Hello graphic novel lovers! The Young Readers team at Penguin Random House Canada is headed to downtown Toronto for TCAF 2023, happening on April 29th and 30th at the Toronto Reference Library. We’ll be showcasing many of our wonderful graphic novels at tables 144/145! Come by and say hello to our many staff volunteers including our Publicity Manager, Evan, our Publicist, Graciela, and our Social Media Coordinator, Julia!
Saturday, April 29th
At 10am at the Presentation Pond, join author Mario Brassard and illustrator Gérard DuBois for a reading of their latest graphic novel, Who Owns The Clouds?
At 11am in the Novella Room, join author Mario Brassard and illustrator Gérard DuBois (Who Owns The Clouds?), and author Isabelle Arsenault for a panel on Dynamic Duos – Writer And Illustrator/Cartoonists Collaborators.
At 12pm at the Comic Campground, join author and illustrator Paul Gilligan for a reading of his latest graphic novel, Pluto Rocket: New in Town.
At 2pm at the Workshop Woodland, Matt James will read from his new book, Tadpoles. Grab some pencils and crayons, and get creative with Matt at this workshop.
Hello, and thanks for joining us at Tundra Telegram, the column where we remain attentive to the issues on readers’ minds and benevolently recommend good books that we think are pretty decent.
Tomorrow – Friday, February 17 – is “Random Acts of Kindness Day” may have its origin in a book that we do not publish, but since it started in the mid-1990s, the day has grown into a true movement, with schools across the world participating in a day that celebrates and encourages simple, small acts of goodness to create a positive effect in society.
Obviously, we are very into the idea of kindness – random or otherwise – so we’re recommending books for everyone from the youngest readers to teens that focus on empathy and goodwill. And if, as your own personal random act of kindness, you want to purchase any of these books for the readers in your life, we would heartily endorse that.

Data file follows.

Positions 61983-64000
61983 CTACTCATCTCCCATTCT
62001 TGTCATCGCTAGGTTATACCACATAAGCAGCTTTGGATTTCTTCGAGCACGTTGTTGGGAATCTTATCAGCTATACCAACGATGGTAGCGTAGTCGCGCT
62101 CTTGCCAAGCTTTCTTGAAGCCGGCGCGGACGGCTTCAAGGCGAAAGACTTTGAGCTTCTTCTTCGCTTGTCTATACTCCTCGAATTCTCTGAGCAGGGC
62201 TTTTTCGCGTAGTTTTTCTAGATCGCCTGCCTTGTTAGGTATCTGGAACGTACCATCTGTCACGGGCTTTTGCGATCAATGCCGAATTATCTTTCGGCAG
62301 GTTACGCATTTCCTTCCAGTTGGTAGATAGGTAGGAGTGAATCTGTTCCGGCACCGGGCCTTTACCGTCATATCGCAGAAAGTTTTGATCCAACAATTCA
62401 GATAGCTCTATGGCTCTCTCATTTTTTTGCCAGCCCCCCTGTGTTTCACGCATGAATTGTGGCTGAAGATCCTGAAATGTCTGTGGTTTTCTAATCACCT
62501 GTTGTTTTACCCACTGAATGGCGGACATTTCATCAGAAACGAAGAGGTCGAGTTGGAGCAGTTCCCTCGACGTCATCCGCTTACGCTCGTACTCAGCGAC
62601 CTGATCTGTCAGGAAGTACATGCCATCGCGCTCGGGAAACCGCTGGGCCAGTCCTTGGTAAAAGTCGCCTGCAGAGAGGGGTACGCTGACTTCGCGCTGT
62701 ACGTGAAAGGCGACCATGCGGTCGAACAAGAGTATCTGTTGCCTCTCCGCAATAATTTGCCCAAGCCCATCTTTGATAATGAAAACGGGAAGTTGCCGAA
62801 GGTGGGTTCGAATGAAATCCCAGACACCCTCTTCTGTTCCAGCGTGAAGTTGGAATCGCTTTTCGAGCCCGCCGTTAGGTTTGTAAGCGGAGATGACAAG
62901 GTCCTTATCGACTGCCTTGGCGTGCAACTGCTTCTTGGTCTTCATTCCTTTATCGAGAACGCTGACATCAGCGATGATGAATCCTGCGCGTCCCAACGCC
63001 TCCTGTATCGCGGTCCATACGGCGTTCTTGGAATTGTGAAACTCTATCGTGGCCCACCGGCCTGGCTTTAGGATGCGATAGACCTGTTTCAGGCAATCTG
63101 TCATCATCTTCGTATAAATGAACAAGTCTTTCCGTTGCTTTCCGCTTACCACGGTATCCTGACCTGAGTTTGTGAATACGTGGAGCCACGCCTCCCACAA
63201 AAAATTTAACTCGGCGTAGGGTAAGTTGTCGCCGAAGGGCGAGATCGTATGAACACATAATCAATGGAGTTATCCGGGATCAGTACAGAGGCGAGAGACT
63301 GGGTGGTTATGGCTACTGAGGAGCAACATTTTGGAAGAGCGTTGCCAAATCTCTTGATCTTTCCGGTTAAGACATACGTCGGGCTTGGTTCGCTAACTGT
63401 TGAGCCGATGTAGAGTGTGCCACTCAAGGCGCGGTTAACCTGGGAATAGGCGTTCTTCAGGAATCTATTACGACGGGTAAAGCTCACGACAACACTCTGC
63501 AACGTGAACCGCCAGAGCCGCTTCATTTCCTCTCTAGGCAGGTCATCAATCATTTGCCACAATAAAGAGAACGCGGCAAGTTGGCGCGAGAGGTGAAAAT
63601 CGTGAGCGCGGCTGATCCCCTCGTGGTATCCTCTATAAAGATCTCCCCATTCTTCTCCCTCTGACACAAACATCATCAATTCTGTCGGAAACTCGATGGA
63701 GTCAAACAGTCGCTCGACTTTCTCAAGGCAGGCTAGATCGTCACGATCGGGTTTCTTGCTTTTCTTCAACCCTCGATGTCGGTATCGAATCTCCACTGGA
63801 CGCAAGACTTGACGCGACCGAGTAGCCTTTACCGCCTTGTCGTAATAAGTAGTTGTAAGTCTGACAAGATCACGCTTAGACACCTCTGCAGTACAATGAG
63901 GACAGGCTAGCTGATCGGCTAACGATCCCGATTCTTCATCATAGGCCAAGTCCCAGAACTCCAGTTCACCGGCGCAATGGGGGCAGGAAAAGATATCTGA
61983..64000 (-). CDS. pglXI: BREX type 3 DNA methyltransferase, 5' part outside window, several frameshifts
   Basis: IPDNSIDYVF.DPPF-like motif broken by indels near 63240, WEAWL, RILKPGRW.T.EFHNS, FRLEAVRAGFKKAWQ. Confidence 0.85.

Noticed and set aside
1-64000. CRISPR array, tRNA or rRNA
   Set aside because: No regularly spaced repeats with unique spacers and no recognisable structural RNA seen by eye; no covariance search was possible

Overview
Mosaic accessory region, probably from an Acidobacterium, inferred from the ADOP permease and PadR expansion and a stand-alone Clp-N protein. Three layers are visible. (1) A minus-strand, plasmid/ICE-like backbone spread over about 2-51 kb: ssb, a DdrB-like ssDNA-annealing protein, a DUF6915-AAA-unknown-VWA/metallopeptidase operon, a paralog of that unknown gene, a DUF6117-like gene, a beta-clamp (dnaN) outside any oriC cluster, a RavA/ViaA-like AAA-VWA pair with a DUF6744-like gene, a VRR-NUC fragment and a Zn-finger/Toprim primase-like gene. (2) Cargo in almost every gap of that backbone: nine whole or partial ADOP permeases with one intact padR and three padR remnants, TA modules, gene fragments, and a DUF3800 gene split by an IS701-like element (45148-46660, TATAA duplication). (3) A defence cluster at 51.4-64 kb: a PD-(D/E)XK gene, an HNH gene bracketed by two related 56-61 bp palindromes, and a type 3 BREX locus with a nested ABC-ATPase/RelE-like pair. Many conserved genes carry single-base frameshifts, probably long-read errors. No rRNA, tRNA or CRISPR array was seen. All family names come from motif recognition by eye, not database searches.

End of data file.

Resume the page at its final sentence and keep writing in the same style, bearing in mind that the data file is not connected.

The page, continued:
A wordless tribute to the power of kindness to change a community, I Walk with Vanessaby the husband-wife duo of Kerascoët, is inspired by real events. A girl (the titular Vanessa) is bullied at a school, an incident that affects her and all the bystanders who witness it deeply. One girl invites Vanessa to walk to school with her the next morning, and soon – Spartacus-like – they are joined by other children, because not only is kindness powerful it is contagious.
Can’t get much better in books about kindness than one with “kind” in the title, and KINDergarten by Vera Ahiyya and Joey Chou delivers. Ahiyya is a kindergarten teacher and Instagram influencer affectionately known as the Tutu Teacher. She’s written a picture book about a class that creates a kindness pledge to make sure that their class is the kindest it can possibly be! Even better – it’s a book that celebrates random (and often quiet) acts of kindness.
How kindness can positively affect shy and quiet children is vividly realized in Trudy Ludwig and Patrice Barton’s The Invisible Boy. Brian is an invisible boy at the beginning of the story – nobody in class ever seems to notice him or include him in their group, game, or birthday party. But Justin, the new boy in class, demonstrates how a simple act of kindness can transform an invisible boy into a friend. The book is also available in Spanish for books on la benevolencia.
Trudy Ludwig (you remember her from The Invisible Boy) is a strong author proponent of kindness. And with The Power of One, illustrated by Mike Curato, she demonstrates that every act of kindness counts. When one child reaches out in friendship to a classmate who seems lonely, she begins a chain reaction of kindness that ripples throughout her school and her community. And the power of one … becomes the power of many.
Randall de Sève and Carson Ellis’s This Story Is Not about a Kitten is, in fact, about kindness. Well, it’s about kindness, community, compassion, and – in some small way – about a kitten, TBH. Young readers will love to watch as a number of people and – eventually – a whole family rallies together (The House that Jack Built-style) to coax a frightened cat from beneath a car and into someone’s arms and – ultimately – a warm and safe home.
An average teddy bear learns that even the smallest acts of kindness can make him a superstar in Teddy Bear of the Year by Vikki VanSickle and Sydney Hanson. Ollie attends his first magical teddy bear’s picnic, in which teddy bears from around the world are recognized for acts of courage and kindness that go above-and-beyond. And while Ollie doesn’t think snuggling with his girl or listening to her stories is all that special, he learns even the smallest positive actions can have big impact.
While we’re looking at the concept of kindness through animals (real or stuffed), we have to mention Jonathan Stutzman and Isabelle Arsenault’s The Mouse Who Carried a House on His Back, which is perhaps more about generosity (which is sort of a subcategory of “kindness”). Vincent (the mouse) puts down the house he carries on his back in an ideal spot on a hill. And Vincent makes that house open to whatever tired travelers may pass by – even if it’s a hungry cat (!). It’s like a woodland AirBNB without the bill (or the chores)!